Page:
Cannot create new primary partition - only 2 primary partitions on disk

Discussion in 'Windows Vista Performance' started by Vistanoob, May 24, 2009.

  1. Vistanoob

    Vistanoob Guest


    I just tried to create a new primary partition using Disk Management.

    I get the error "You cannot create a new volume in this unallocated space
    because the disk already contains the maximum number of partitions."

    Ultimate goal is to create two more bootable partitions on my hard disk, one
    for Windows 7 and the other for Ubuntu. My C drive contains Windows Vista,
    my D drive has program files, and my E drive contains data.

    According to what I found online, you can have up to four primary partitions
    on a disk.

    According to DiskPart, this is what I have in terms of partitions:

    Partition ### Type Size Offset
    ------------- ---------------- ------- -------
    Partition 1 OEM 10 GB 32 KB
    Partition 2 Primary 38 GB 10 GB - C drive
    Partition 0 Extended 10 GB 48 GB - D drive
    Partition 4 Logical 10 GB 48 GB
    Partition 3 Primary 61 GB 58 GB - E drive

    Any suggestions will be welcome

    Vistanoob, May 24, 2009
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  2. Vistanoob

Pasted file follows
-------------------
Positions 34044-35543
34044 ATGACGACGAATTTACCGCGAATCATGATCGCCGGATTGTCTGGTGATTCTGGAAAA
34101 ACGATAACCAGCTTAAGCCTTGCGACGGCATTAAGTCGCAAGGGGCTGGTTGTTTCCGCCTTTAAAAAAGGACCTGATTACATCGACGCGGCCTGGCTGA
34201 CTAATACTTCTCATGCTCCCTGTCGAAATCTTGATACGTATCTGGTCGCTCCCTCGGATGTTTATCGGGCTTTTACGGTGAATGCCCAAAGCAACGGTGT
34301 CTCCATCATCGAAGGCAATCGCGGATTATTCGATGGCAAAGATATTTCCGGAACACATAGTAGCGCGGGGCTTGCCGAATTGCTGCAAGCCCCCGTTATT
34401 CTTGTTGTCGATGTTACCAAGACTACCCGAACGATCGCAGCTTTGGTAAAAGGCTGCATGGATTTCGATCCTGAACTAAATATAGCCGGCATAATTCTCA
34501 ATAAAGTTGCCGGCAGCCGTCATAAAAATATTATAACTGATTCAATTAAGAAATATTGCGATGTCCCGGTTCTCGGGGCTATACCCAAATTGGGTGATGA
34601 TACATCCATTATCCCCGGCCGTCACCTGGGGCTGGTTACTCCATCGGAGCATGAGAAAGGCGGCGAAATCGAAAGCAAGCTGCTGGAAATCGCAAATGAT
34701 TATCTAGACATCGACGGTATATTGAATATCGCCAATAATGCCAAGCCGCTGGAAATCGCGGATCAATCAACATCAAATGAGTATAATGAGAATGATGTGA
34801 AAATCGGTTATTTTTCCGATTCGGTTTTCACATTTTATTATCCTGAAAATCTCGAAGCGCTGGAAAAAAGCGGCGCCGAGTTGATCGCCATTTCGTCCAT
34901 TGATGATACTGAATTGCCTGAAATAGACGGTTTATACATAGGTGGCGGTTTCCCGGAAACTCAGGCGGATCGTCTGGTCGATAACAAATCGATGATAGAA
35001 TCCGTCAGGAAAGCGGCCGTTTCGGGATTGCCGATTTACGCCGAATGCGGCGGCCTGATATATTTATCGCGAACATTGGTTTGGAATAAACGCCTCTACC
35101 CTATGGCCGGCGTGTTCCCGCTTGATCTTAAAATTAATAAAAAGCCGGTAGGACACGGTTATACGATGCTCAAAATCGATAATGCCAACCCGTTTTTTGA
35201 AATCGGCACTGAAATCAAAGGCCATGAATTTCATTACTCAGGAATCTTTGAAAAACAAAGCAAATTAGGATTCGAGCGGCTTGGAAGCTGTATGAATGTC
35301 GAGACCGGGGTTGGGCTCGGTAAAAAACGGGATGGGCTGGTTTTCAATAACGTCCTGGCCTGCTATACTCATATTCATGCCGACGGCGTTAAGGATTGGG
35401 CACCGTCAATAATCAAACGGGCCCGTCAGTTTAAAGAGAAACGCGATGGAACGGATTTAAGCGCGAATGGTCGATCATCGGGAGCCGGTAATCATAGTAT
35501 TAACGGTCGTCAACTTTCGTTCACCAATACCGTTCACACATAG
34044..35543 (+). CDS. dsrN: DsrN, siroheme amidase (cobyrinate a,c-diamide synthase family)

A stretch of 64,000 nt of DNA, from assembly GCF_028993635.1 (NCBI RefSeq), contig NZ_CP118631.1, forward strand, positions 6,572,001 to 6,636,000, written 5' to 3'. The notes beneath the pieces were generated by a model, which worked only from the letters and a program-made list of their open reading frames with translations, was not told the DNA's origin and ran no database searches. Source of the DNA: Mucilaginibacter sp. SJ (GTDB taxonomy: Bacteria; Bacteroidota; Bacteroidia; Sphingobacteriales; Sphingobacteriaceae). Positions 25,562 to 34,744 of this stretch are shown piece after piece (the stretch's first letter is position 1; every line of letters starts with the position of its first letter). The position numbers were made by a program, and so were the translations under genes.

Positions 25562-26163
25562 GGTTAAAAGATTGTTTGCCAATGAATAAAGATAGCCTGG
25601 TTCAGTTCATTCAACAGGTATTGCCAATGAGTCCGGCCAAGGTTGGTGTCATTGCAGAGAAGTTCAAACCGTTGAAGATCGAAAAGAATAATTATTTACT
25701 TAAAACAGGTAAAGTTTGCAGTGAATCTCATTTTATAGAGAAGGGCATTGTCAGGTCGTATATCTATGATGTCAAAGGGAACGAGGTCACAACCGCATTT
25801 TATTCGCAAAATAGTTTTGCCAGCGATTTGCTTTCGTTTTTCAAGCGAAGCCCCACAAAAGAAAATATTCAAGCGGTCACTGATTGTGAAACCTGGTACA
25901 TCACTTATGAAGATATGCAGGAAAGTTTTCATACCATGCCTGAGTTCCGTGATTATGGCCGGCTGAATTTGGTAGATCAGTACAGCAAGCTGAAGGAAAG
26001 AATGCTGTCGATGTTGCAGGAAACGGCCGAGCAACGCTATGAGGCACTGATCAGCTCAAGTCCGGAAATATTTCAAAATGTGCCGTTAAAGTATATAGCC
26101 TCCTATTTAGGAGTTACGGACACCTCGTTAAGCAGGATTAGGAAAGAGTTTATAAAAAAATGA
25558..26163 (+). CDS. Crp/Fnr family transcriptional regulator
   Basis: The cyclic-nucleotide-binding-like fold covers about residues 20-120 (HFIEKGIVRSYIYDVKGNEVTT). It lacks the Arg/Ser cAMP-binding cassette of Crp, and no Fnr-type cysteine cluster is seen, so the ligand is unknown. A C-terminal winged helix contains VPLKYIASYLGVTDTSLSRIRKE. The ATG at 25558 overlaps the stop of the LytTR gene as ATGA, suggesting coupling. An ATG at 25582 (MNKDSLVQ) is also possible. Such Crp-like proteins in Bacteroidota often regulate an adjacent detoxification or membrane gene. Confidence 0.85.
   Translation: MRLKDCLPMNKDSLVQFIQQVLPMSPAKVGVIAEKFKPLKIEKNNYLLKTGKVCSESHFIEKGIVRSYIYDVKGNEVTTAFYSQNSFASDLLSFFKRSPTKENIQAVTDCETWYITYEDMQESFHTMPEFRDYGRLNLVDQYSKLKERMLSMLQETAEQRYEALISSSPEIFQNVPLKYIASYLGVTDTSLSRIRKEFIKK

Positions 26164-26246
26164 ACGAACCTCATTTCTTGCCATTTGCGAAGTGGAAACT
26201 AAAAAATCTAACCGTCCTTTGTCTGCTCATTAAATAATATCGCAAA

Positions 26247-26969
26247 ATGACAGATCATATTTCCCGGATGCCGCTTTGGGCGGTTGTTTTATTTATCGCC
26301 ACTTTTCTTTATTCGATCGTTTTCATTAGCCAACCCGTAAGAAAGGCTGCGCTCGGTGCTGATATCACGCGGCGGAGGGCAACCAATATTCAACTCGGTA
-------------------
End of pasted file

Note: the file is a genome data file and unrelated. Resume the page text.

Rick Rogers Guest


    According to disk manager, you already have the max allowed. Only through
    the use of a third party utility like BootIT NG would you be able to get
    around this limitation.

    Leave the unallocated space as it is and allow setup for the other OS's to
    create the necessary installation volumes from the free space. In the case
    of Ubuntu, this will be necessary as Windows would not be able to create the
    necessary ext volumes.
    Rick Rogers, May 24, 2009
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  3. Vistanoob

    GrahamH Guest

    As stated you already have the max amount of partitions for your drive.
    Four primary partitions are only possible if you dont have an extended
    Could you not buy a second hard disk and then use that for your programs and
    This will enable your Data to be accessible from all your operating systems
    as well as being safer.
    GrahamH, May 24, 2009
  4. The extended partition IS a primary partition and counts as being one of the
    4 primary partitions allowed.
    Richard Urban, May 24, 2009
  5. Vistanoob

    R. C. White Guest

    Hi, Vistanoob.

    Have you ever seen a Partition Table on a hard disk drive? Most users never
    have. It really is quite simple. Just 64 bytes on the first physical
    sector of a physical hard drive. It's not a file or part of a file because,
    at the point during startup when the not-yet-fully-awake system needs this